A strong core of emotional believability and thematic interest inhabits Steven Drukman's "The Prince of Atlantis."
A strong core of emotional believability and thematic interest inhabits Steven Drukman’s “The Prince of Atlantis,” which inquires into the bonds between fathers and sons and between siblings. How much is nature and how much nurture? What does each generation owe another? But in Warner Shook’s premiere production at South Coast Rep, several uncomfortable layers of artifice keep the play nibbling at these important questions instead of chomping down on them with relish.
The action finds its groove in a moving series of confrontations between Miles Overten (Brett Ryback), a nervous, thirtyish Gotham publishing type adopted at birth, and Kevin Colletti (Matthew Arkin), a formerly institutionalized milquetoast even shakier on his pins. Miles has only now learned he was fathered out of wedlock by a Boston seafood entrepreneur self-dubbed “the King of Atlantis” and gradually pulls a torrent of answers, gently yet agonizingly, out of the tortured older man.
However, Miles is unaware Kevin isn’t the king but rather a court jester to flamboyant brother Joey (John Kapelos), now serving nine months for fishy labeling practices and unwilling to meet his son clad in an orange prison jumpsuit. The hapless Kevin — think Fredo Corleone to Joey’s Sonny — is strong-armed to impersonate the pirate in a witless, sitcommy premise we know will never go anywhere even as it’s being laid out.
Additional absurd complications emerge from Joey’s sort-of-fiancee Connie (Nike Doukas), a brash over-the-hill bimbette. The king’s got an heir now, and she’s fond of the lad, so she immediately starts scheming to bring a new one into the world. Say what?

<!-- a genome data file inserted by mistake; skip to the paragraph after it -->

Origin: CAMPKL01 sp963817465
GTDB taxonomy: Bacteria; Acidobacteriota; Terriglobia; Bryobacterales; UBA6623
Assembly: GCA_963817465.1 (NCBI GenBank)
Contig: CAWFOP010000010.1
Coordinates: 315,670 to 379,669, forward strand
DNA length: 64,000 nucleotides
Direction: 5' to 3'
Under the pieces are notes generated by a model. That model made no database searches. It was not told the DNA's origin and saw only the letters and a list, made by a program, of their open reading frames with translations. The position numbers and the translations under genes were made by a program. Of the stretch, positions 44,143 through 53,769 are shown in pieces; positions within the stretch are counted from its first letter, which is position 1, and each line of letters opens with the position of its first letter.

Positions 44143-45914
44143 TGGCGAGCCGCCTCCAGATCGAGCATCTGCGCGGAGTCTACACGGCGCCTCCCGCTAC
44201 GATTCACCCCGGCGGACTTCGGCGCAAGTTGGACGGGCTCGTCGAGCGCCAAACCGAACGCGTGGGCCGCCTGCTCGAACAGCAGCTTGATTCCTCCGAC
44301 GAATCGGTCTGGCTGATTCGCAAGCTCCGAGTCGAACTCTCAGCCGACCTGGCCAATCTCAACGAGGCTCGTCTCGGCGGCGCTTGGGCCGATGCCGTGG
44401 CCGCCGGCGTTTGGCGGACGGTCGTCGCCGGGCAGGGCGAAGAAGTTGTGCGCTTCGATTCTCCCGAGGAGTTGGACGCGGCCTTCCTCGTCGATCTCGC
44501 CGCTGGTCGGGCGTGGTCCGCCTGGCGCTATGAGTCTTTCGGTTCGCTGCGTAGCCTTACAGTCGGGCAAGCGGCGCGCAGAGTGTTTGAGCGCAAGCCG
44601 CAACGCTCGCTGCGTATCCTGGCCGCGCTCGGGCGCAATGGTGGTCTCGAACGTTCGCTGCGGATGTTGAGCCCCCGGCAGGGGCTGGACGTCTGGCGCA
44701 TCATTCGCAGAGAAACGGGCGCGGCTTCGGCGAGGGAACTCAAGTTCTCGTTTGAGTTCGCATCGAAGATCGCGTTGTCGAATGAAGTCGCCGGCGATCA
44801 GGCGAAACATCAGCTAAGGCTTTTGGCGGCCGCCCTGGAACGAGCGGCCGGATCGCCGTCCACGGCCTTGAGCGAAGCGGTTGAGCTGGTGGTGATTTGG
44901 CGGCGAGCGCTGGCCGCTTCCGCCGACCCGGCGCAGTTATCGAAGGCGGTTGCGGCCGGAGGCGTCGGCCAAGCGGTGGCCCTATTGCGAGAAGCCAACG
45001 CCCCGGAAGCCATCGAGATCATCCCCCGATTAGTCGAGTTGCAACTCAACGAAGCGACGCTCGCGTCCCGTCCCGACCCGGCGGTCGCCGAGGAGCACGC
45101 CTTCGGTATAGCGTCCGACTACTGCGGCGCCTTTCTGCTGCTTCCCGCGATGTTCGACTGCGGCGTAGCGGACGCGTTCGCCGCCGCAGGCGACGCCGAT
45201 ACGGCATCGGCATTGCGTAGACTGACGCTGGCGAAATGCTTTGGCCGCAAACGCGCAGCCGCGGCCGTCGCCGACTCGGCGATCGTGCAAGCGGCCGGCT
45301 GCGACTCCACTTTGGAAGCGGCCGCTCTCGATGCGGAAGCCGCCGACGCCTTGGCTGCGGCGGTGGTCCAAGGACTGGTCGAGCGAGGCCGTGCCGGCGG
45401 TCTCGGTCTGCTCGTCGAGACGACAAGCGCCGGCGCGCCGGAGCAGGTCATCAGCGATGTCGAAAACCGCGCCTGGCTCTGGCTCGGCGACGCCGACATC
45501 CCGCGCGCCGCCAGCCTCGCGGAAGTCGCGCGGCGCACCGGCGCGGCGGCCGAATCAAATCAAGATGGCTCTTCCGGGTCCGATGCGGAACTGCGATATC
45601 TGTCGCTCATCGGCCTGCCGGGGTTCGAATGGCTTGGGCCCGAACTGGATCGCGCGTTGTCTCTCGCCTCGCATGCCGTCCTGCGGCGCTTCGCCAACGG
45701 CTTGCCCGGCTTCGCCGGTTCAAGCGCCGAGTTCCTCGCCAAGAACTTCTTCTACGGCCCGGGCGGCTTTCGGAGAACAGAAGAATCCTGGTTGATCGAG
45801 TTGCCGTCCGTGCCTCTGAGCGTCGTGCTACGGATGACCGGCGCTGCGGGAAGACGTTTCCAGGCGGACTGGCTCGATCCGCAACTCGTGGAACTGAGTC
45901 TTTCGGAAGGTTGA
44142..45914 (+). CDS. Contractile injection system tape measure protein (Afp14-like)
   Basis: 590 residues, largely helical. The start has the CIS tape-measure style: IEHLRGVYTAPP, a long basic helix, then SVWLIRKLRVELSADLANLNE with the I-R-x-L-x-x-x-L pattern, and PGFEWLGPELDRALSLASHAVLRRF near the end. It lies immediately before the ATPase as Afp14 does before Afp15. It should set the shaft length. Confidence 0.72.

The gulf between the play’s phony plot and rock-bottom reality is widened by the setting, a Beantown suburb known as “down the Lake” evidently marked by a specialized dialect as strange as Gullah or Creole. To the Collettis a “divia mush” is a crazy guy, a “quistya jival” a hot chick and an “overchay” a fabrication, all of it overlaid with that bleating vowel sound captured in the famous expression “Paaak yer caaar in Haaavad Yaaad.”
Shook’s cast and dialect coach Philip D. Thompson have clearly worked hard — too hard — to master “Lake talk.” The accents hang over the play like a shroud, the text so self-consciously peppered with slang it’s nigh impossible to cut past all the obnoxious sound and focus on meaning.
Every bit of alien patois is delivered in italics and quotation marks. If Ryback’s is the standout perf, it’s partly because he’s so fine and unmannered but also because he’s not forced to blare that damn flat A all the time. (He too starts calling money “wonga” and talking about “scoffing inga” or eating crap, but fortunately things get wrapped up soon after.)
Under the circumstances Doukas occasionally, and Arkin rather more often, manage to settle into some honest communication, while Kapelos’ one-note bombast renders his scenes insufferable. Helmer Shook does the thesp no favors by allowing him to stand in the middle of the visiting room and bellow revelations Joey says he’s worried about prison officials overhearing.
For his part, Drukman might want to reconsider the forced parallels to the plot of “Hamlet,” and the inconsistent portrayal of Connie first as a dumb bunny referring to the “Yom Kippur” Jews wear on their heads and then as a wine connoisseur who can pull off a slick pun on “quid pro quo.” That’s “The Prince of Atlantis” — each neat line or insight followed by a really cheesy one.
The Prince of Atlantis
Miles Overten - Brett Ryback
Joey Colletti - John Kapelos
Connie Bonfiglio - Nike Doukas